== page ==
Ayub Kalule was born in Uganda on 06th January 1954, originally fighting professionally out of Copenhagen, Denmark. In 1974 he had a very good year in the amateurs, lifting gold at the Commonwealth Games as a lightweight in Christchurch, New Zealand and becoming light-welterweight champion at the World Amateur Championships in Havana, Cuba.
As an amateur, he travelled to Denmark with team Uganda in 1976 and decided to stay put. He turned professional the same year, beating Kurt Hombach. Over a two year period, he amassed an unbeaten record of 20-0 (12 KO's). In his next contest, he challenged Al Korovou, the Fiji born Australian, for his Commonwealth middleweight title.
The bout took place in Brondby, Denmark and after a fourteenth round technical knockout, Kalule was the new champion. He defended the crown once against Reggie Ford, knocking out his opponent in the fifth round.
In November 1978 he took on Sugar Ray Seales. Kalule took a five-round lead, but he had to settle for a majority decision as two judges scored the bout in his favour and the third judging it as even after ten rounds. A month later Kalule was in the ring with Britain's Kevin Finnegan.
Like Seales, Finnegan had been in with Marvin Hagler twice by the time Kalule had faced them. The unbeaten Denmark native extended his unbeaten run to 25-0 (15 KO's) after winning every round on all three judges cards.
The victories kept on coming for Kalule, who travelled outside his adoptive country for the very first time as a professional, going to Japan to challenge Masashi Kudo in his thirty-first contest. Kudo, who was also unbeaten in twenty-three fights, was making the fourth defence of his WBA light-middleweight championship.
Kudo won the belt back in August 1979 when he outpointed the Nicaraguan Eddie Gazo. The southpaw challenger out-punched Kudo and staggered him a few times over the fifteen round course to pick up the crown by scores of 149-139, 146-139 and 149-145. Kudo, who never ventured out of Japan in his professional career didn't box again and retired with a record of 23-1 (12 KO's).
Fighting Sugar Ray Leonard
The new champion returned to Denmark, making four successful defences, before travelling to Houston, Texas to accept the challenge of the legendary 'Sugar' Ray Leonard. Both Kalule and Leonard could have met in the Montreal Olympics, but the African teams boycotted the competition. Ironically, Kalule would have been the favourite to take the gold (which Leonard actually won), but now it was Leonard who was deemed to be the favourite in this matchup.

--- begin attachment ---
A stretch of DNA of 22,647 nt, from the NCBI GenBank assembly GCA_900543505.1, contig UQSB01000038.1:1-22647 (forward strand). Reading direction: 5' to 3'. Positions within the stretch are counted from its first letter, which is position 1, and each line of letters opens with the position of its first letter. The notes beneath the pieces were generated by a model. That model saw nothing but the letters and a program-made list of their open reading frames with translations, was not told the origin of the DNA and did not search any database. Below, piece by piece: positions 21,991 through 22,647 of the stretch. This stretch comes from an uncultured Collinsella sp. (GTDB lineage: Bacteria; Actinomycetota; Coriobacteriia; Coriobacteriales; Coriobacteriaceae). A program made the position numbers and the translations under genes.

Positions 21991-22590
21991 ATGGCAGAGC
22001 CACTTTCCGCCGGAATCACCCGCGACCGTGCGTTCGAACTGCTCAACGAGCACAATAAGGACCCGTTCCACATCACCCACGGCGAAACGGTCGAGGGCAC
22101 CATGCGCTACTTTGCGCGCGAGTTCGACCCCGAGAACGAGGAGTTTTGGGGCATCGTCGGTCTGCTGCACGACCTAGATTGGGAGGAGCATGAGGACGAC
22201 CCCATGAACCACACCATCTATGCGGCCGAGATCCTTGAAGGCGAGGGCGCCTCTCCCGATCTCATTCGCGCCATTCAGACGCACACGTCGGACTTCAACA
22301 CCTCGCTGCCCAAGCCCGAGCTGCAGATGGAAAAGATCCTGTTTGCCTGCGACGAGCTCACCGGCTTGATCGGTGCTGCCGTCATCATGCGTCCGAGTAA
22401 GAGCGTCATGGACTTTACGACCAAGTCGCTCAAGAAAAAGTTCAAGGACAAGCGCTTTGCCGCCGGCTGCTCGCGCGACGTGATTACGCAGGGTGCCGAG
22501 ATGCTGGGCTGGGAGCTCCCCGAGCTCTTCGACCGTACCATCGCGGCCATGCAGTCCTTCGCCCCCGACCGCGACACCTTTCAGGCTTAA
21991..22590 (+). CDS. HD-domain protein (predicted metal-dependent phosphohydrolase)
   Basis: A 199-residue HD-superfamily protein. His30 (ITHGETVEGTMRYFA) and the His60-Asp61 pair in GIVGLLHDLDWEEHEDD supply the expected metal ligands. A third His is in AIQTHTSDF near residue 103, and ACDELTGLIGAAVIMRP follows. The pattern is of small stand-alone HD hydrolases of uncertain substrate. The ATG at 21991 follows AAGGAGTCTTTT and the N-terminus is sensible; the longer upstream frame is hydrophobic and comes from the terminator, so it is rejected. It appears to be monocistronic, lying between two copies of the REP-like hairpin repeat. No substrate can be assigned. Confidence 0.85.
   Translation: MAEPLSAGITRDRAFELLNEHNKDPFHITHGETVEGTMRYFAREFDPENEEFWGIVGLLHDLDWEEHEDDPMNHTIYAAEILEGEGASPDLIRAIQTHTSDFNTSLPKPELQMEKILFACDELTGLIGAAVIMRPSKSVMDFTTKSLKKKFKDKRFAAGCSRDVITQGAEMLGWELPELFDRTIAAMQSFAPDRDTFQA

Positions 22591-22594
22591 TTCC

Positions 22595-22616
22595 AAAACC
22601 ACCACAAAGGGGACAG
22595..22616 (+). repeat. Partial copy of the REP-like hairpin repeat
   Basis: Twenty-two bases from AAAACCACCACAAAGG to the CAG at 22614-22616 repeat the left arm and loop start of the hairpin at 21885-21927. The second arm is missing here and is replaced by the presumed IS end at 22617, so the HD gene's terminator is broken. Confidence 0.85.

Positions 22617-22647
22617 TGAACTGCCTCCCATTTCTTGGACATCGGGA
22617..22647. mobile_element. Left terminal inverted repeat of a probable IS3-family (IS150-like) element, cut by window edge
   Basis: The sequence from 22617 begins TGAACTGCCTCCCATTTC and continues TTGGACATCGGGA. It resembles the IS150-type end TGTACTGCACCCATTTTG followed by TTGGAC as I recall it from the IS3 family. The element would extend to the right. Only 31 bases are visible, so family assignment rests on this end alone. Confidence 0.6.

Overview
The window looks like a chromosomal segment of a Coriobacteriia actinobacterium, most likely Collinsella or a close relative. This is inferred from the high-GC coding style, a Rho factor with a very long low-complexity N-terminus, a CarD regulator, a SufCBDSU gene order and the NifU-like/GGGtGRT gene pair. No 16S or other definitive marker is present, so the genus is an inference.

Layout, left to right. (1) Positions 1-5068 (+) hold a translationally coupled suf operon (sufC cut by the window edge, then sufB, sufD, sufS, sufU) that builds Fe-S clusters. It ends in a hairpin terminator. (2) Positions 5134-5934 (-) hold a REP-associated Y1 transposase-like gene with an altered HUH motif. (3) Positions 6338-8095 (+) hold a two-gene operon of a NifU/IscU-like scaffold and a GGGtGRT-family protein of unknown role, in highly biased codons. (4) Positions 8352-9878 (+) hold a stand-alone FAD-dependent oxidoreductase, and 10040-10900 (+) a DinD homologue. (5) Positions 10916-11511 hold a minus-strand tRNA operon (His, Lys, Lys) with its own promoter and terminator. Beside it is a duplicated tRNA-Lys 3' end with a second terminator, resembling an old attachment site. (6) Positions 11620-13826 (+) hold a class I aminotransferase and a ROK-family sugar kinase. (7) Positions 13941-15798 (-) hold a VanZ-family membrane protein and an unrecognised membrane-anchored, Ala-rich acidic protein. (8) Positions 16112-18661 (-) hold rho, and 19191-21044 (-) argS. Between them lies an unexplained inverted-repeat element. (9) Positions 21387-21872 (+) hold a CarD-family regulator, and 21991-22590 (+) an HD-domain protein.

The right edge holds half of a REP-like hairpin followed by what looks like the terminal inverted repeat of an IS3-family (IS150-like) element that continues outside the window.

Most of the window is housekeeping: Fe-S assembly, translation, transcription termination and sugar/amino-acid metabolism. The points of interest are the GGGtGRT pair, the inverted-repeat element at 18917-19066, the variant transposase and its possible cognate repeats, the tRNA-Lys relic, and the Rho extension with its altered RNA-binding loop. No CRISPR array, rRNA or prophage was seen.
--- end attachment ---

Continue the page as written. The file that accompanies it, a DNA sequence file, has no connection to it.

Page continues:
Though Leonard was tipped to become a two-weight champion, Bob Arum, the fight's promoter, was worried that the proposed September unification bout with WBA welterweight champion Thomas Hearns was in serious jeopardy. "I don't want to take the blame when Leonard loses this fight. The match wasn't my idea, believe me," said Arum. "They made me do it. (Mike) Trainer came to me and said get us Kalule, Ray wants another title." Arum explained his concerns: "When I asked (Mogens) Palle (Kalule's manager) how much Kalule had to have he said whatever you want to give us. So I made a joke, I said $150,000. They said let us put our sponsor on the trunks and the ring posts and we'll take it.
"Why do you think they'd take such a fight for just $150,000? Because they think it's an easy fight."
"I'm serious," Arum continued. "This isn't hype. Palle couldn't wait to take the match. (Mike) Trainer didn't know what he was doing when he asked for Kalule. He's no boxing expert, he wouldn't listen to anybody. He thinks he knows it all."
Mike Trainer hit back by pointing out that he's just Leonard's business manager. When it comes to boxing decisions "When they (Angelo Dundee and Janks Morton) make a decision on opponents, I don't even get a vote."
The original opponent team Leonard actually wanted was WBC light-middleweight champion Maurice Hope, but it was reported that the Brit had priced himself out of the fight, even though Leonard would be getting $2.5 million.
To drum up more publicity for Kalule vs Leonard, Top Rank's press agent, Irving Rudd, brought in a witch doctor to Houston named Mugimba. Kalule wanted nothing to do with him. "I'm embarrassed. Why do they treat me like a fool? I didn't just come out of the jungle. Take him away."
Whilst training in Phoenix, Leonard sent out one of his aides to the local library to research what Ugandan witch doctors fear the most. The report back was that they fear the colour black and snakes, as they're too quick to cast a spell on. This is the reason why Leonard wore black trunks with a yellow cobra emblazoned on his left leg.